limited by the screw head.
24 CANADIAN WOODWORKING Visit our website at: www.canadianwoodworking.com
DESIGN NOTE the mirror will be ordered to fit the cut
I drilled my pocket holes on the front you’ve created.
face of the frame members. You may want
to skip the wood plug step, and hide the SQUARE RABBET
pocket holes on the backside of the mirror You can order the mirror plate cut with
frame. Either option is acceptable. a curved top but that would be more
expensive. Instead, use a plain square cut
JOIN RAILS AND STILES mirror and square the rabbet on the curved
Join both rails to the stiles using glue and top rail.
1 1/4” long fine thread pocket hole screws. Use a straight cutting bit in your router,
The outside edges of the rails are set flush guided by a board, to clean out most of ROUTER EDGES OF FRAME STILES
with the ends of each stile. the wood. Remove the remaining Use a 1/4” radius round over bit to ease
material, and square the corners, using a the outside edges of the frame stiles.
INSERT PLUGS sharp chisel. The router base plate will strike the upper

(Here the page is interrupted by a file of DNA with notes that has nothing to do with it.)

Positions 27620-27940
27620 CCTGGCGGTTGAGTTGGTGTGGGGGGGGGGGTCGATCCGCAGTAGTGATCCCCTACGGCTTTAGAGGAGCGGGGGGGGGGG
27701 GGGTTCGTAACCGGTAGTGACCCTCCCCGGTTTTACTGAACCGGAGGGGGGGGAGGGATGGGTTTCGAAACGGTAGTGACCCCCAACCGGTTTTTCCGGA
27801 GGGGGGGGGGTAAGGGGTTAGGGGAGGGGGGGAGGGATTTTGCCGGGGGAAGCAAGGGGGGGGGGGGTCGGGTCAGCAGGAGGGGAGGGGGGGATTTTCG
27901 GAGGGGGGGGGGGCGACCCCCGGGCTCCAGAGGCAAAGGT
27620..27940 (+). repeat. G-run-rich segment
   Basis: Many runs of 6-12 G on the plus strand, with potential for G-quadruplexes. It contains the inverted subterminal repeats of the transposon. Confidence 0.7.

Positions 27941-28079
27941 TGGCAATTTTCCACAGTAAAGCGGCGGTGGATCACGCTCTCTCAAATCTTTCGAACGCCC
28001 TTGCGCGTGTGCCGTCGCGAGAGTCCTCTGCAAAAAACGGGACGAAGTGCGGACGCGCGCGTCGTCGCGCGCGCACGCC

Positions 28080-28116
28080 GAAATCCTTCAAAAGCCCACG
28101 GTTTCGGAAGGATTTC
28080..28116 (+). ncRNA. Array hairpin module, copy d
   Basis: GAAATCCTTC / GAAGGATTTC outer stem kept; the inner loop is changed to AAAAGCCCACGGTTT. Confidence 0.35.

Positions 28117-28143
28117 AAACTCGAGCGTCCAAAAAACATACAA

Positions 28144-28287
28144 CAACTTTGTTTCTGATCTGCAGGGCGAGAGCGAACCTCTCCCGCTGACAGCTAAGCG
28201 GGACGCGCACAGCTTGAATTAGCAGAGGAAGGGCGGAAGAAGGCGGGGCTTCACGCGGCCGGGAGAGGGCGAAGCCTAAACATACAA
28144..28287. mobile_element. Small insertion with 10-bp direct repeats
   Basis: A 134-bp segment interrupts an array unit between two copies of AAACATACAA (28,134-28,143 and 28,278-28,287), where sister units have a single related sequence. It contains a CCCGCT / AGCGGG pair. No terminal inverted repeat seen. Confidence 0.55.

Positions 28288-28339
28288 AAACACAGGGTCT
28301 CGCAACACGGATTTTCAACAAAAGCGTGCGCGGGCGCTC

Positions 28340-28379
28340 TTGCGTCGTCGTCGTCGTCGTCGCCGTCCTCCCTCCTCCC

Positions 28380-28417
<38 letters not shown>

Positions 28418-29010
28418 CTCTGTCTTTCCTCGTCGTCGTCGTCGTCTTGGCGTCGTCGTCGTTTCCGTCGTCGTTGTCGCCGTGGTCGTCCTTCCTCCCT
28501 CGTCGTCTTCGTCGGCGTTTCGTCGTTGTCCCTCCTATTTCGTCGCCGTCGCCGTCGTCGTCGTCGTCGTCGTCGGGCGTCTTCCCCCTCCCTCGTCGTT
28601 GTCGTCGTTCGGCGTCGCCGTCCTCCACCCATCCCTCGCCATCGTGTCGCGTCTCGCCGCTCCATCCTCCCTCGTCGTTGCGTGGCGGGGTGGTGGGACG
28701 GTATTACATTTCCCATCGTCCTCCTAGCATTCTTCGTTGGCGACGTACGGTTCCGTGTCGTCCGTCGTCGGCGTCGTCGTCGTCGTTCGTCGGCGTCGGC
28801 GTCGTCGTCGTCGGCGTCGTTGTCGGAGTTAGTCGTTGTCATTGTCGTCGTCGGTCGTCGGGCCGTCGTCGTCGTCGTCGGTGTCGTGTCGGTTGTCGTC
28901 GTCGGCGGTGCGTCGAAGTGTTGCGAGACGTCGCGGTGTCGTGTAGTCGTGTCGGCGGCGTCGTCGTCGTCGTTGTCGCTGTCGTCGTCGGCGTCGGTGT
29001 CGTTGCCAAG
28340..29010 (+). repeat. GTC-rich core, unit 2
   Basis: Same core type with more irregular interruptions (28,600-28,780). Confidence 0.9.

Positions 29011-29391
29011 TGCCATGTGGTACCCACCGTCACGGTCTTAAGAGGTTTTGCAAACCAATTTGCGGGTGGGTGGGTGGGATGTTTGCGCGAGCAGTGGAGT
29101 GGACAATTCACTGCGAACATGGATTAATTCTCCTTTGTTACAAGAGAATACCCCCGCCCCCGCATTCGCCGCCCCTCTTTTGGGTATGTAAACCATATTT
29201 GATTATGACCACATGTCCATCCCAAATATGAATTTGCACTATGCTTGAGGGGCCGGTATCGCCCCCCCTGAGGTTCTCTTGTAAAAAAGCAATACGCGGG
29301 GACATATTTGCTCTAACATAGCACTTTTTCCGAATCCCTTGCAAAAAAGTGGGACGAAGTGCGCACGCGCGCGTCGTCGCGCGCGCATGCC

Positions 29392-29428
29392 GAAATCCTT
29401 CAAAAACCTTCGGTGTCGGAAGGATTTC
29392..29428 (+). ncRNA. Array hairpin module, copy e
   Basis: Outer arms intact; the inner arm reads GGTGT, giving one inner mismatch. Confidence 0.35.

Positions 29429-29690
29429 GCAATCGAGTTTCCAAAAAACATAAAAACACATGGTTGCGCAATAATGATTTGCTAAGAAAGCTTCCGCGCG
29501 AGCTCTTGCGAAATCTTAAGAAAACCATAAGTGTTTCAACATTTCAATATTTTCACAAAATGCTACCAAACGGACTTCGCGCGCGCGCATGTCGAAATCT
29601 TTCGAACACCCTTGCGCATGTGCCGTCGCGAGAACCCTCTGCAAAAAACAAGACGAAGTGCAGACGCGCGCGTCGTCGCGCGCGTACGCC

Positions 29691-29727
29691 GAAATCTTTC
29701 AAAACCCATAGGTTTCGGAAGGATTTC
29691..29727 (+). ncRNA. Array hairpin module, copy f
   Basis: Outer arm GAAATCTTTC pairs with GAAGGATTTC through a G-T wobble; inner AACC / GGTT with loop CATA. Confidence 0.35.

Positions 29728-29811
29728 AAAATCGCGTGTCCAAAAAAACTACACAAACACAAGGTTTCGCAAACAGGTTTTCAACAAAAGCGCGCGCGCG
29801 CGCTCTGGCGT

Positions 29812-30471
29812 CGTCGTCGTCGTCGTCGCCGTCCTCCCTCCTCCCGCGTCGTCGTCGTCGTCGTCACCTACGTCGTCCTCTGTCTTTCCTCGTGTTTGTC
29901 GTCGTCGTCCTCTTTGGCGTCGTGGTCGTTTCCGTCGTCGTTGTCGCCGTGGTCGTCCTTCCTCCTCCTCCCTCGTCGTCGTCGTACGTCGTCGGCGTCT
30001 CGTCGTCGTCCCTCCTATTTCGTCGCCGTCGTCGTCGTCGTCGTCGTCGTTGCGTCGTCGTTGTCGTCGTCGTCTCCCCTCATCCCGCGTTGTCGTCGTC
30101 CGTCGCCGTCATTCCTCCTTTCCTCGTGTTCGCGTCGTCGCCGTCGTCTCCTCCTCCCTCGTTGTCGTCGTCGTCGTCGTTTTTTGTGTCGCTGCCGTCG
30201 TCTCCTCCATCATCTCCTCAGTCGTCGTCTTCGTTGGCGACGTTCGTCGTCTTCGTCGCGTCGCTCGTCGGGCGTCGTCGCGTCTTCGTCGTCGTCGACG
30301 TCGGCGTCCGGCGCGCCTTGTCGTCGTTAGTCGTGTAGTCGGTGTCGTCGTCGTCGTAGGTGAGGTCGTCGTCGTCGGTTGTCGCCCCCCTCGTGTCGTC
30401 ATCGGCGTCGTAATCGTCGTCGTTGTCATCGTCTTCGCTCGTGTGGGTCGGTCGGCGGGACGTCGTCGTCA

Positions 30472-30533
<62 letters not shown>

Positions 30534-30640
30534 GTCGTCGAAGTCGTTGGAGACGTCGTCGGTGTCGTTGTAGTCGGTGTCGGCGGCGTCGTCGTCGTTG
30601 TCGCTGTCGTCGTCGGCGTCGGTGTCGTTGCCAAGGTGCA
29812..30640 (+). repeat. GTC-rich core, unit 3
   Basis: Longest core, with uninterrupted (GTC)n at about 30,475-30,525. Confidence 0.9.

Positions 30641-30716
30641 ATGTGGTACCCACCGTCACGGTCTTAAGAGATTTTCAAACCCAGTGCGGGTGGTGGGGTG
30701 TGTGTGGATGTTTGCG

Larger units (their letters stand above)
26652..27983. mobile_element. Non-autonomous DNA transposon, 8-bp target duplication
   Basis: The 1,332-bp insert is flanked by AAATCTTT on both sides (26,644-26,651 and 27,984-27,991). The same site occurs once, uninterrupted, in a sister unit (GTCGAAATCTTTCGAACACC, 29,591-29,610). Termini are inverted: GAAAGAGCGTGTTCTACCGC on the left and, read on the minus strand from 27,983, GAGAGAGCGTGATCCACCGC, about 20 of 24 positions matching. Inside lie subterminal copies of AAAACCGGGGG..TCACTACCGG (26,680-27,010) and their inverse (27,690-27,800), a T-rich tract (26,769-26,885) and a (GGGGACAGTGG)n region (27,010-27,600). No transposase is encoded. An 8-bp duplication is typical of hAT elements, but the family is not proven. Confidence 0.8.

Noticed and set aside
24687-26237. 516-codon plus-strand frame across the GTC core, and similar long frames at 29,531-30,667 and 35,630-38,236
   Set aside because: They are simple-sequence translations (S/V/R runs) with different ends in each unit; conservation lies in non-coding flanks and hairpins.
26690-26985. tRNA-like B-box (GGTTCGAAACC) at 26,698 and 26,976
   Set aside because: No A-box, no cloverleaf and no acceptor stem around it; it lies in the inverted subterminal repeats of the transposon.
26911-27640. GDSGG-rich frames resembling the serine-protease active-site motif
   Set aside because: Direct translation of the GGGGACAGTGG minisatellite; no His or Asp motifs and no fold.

Fill the pocket holes with wood plugs. and lower trim cap limiting its travel.
I used walnut plugs on an oak frame (as a COVE CUT EDGES That’s OK though, because that’s the
decorative element). You can choose The upper and lower trim caps (D) are effect you want to achieve on those edges.
any combination, or even use the same formed with a cove router bit. The cove Prior to installing the mirror, apply a finish
wood species plug. Use glue in the pocket is cut leaving a 1/4” high lip on the edge. to your frame.
holes, insert the plugs and, when the Cove cut the front edge and ends of
adhesive has cured, sand the plugs flat to both pieces. INSTALL CLIPS TO HOLD MIRROR
the frame surface. The cove faces the frame on both bottom Use metal clips to hold the mirror in
and top caps and is centered on the frame. place on the frame. Install the bent clips in
ROUTER FRAME PROFILE Use glue and 1 1/2” long screws to secure 1/8” deep grooves that you’ve cut into the
Ease the inside frame profile using a 3/8” the trim caps. The back edges of (D) are frame edge with a straight router bit. The
radius router bit. Then, complete the final flush with the back face of the frame. clips are held in place with 1/2” long wood
sanding of the frame front face. screws. Install heavy-duty hanger clips on
ATTACH SHELF the frame for mounting on screws driven